Sara Maitland: A new GCSE in natural history will empower the future caretakers of our planet

'If we are to have any hope of controlling global warming and preserving wildlife, we need activism, commitment and knowledge'

Published: June 7th, 2022 at 6:52 am
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A recent announcement from the Department for Education was the introduction of a brand new GCSE – in natural history. This, surely, has to be a good thing.


We know a great many young people have a real engagement with nature and its care and conservation, and, on the whole, knowledge deepens love, and love makes knowledge more vital and active. If we are to have any hope of controlling global warming and preserving wildlife, we need activism, commitment and knowledge.

I had the good fortune to be brought up by parents who were knowledgeable and enthusiastic about nature; identifying the birds on the bird table or the wildflowers in the fields was part of my childhood. Because there were six of us children and because my parents believed it was good for us, we all spent time working in the vegetable garden, planting trees and otherwise helping outside, as well as the more leisure-oriented activities: hill walks, fishing and visits to the beach.

So, to be blunt, I remain a bit appalled by the startling ignorance of some of my friends. Someone asked me recently if it were true that the pattern of the stars in the sky changed through the year; someone else asked if blackbirds and crows were different species. So you can imagine my delight and pride when my three-year-old granddaughter – here for the first time from the USA last month – pointed out correctly that the moon was “gibbous”!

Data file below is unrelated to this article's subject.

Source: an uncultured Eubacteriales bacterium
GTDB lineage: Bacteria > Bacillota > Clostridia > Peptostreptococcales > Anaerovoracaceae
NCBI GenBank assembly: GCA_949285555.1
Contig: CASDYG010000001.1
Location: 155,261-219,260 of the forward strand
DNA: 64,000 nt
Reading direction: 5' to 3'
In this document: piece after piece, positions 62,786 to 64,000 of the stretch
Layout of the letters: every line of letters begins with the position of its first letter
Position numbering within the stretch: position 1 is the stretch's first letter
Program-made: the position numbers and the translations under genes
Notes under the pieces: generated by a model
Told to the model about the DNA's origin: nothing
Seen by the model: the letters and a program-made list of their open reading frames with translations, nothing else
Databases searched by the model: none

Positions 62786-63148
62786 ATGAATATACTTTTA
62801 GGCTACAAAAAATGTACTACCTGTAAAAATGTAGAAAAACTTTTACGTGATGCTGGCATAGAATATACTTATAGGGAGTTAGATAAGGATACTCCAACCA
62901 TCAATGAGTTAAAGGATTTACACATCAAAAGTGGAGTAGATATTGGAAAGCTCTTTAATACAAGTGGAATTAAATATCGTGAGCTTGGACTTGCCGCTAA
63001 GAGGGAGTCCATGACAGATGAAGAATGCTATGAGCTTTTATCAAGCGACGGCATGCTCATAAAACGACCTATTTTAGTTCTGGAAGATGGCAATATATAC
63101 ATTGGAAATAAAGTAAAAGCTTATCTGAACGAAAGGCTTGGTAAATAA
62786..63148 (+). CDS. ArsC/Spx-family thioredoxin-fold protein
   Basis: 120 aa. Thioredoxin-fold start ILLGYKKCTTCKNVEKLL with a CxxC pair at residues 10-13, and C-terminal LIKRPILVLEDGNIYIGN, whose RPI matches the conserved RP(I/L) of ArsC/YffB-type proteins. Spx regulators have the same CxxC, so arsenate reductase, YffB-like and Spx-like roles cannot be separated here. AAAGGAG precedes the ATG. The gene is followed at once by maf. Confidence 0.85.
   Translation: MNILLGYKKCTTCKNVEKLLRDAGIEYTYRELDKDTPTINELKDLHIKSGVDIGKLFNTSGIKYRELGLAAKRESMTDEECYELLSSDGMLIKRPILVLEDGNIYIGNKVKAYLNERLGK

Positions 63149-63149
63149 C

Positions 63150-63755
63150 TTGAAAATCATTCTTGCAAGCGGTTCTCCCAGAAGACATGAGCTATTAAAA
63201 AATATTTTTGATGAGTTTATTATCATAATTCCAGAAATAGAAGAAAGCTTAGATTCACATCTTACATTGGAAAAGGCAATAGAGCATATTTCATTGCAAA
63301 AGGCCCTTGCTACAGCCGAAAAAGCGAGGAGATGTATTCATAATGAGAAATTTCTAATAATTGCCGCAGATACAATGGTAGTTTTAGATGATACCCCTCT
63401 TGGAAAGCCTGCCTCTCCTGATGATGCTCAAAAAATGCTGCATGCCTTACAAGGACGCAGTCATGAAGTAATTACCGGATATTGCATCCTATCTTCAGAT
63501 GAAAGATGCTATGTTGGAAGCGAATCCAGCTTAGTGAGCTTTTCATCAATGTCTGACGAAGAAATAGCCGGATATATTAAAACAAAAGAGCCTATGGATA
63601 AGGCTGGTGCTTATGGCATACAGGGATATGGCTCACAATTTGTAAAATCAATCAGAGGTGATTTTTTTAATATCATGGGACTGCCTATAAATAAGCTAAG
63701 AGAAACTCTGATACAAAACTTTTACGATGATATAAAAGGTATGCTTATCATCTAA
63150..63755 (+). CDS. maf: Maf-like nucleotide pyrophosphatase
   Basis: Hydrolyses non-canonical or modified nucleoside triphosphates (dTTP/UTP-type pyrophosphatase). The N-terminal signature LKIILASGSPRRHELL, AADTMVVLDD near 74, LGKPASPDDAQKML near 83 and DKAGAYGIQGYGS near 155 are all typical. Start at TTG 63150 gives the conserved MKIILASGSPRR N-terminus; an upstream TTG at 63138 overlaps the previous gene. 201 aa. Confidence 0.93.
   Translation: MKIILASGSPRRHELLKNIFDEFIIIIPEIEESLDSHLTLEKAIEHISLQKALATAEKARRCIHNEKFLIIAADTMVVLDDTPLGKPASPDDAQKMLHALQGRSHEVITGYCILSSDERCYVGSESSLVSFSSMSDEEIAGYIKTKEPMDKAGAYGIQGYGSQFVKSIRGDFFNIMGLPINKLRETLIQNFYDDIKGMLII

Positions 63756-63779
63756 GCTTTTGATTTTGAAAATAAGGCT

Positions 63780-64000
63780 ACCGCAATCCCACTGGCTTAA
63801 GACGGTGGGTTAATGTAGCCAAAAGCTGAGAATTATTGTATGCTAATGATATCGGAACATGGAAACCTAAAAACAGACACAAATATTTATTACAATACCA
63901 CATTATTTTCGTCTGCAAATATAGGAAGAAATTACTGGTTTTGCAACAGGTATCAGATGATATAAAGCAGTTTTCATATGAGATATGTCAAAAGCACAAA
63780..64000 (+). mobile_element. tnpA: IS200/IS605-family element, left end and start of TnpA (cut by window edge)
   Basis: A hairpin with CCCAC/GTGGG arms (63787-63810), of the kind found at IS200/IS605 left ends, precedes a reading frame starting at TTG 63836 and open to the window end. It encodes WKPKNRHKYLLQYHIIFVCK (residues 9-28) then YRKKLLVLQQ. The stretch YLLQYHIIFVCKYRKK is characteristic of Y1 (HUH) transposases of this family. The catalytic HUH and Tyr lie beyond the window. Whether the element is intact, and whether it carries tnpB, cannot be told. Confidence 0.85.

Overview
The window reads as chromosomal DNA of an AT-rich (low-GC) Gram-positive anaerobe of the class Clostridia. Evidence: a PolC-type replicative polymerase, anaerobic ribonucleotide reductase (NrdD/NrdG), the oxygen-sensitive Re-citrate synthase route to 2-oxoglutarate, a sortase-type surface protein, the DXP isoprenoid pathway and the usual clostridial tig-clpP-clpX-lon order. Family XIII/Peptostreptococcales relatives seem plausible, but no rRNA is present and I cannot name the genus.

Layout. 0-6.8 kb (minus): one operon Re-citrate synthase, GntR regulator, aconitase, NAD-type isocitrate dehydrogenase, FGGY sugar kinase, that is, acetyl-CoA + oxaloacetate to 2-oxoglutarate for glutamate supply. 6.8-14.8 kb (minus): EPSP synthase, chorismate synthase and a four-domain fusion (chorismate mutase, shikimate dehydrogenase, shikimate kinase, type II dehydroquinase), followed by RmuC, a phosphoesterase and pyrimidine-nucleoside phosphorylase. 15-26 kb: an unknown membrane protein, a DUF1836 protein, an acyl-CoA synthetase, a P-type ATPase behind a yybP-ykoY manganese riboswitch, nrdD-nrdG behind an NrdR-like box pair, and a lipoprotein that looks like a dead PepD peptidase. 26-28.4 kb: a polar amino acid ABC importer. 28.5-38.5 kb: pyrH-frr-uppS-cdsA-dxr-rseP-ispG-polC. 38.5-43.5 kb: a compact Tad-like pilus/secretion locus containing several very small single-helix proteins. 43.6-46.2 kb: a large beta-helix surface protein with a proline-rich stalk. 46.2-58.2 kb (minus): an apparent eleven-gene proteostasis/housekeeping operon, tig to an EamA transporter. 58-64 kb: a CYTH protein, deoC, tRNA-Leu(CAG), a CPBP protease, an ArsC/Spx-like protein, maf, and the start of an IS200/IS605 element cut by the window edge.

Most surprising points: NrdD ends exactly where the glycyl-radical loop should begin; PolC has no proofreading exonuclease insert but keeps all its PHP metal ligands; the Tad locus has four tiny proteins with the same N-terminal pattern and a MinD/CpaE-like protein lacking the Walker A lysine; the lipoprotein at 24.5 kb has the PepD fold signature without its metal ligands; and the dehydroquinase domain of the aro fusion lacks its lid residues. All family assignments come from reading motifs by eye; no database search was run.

Nurturing knowledge

I haven’t been in a primary school for years now, so I don’t know if the nature table still figures as centrally as it used to – but there is an understanding that learning about the natural world from a young age is good for children. To push on with that into secondary education can’t be seen as anything other than a positive move.

Also, I am assuming we will treat this new subject as ‘science’ rather than ‘arts’. The division between the two has long been a flaw in our secondary education system – and I like to hope that natural history can be given a chance of pulling the two areas of education closer together. (Even the title is promising.)

So far, I haven’t managed to find out much about the curriculum or scope of this new course. I would also have liked to learn what local teenagers feel about the development, but since I live in Scotland this hasn’t been possible. Although many people do not seem to be aware of this, Scotland has a different secondary education exam system, which does not use GCSEs. The qualifications are called Nationals, Highers and Advanced Highers – or ‘Higher Highers’ – and I do not know, although I intend to find out, whether Scotland is offering teenagers an equivalent course of natural history study.

What we teach our young people in formal education is the business of us all. Apart from anything else, we pay for it through our taxes, as well as living with the consequences. In this instance, I feel we should be celebrating a new development and, where appropriate, encouraging our younger acquaintances to consider taking this natural history course, and to encourage their schools to offer it. Our knowledge of nature deepens love, and love makes action more urgent and effective.


Read other articles by Sara Maitland


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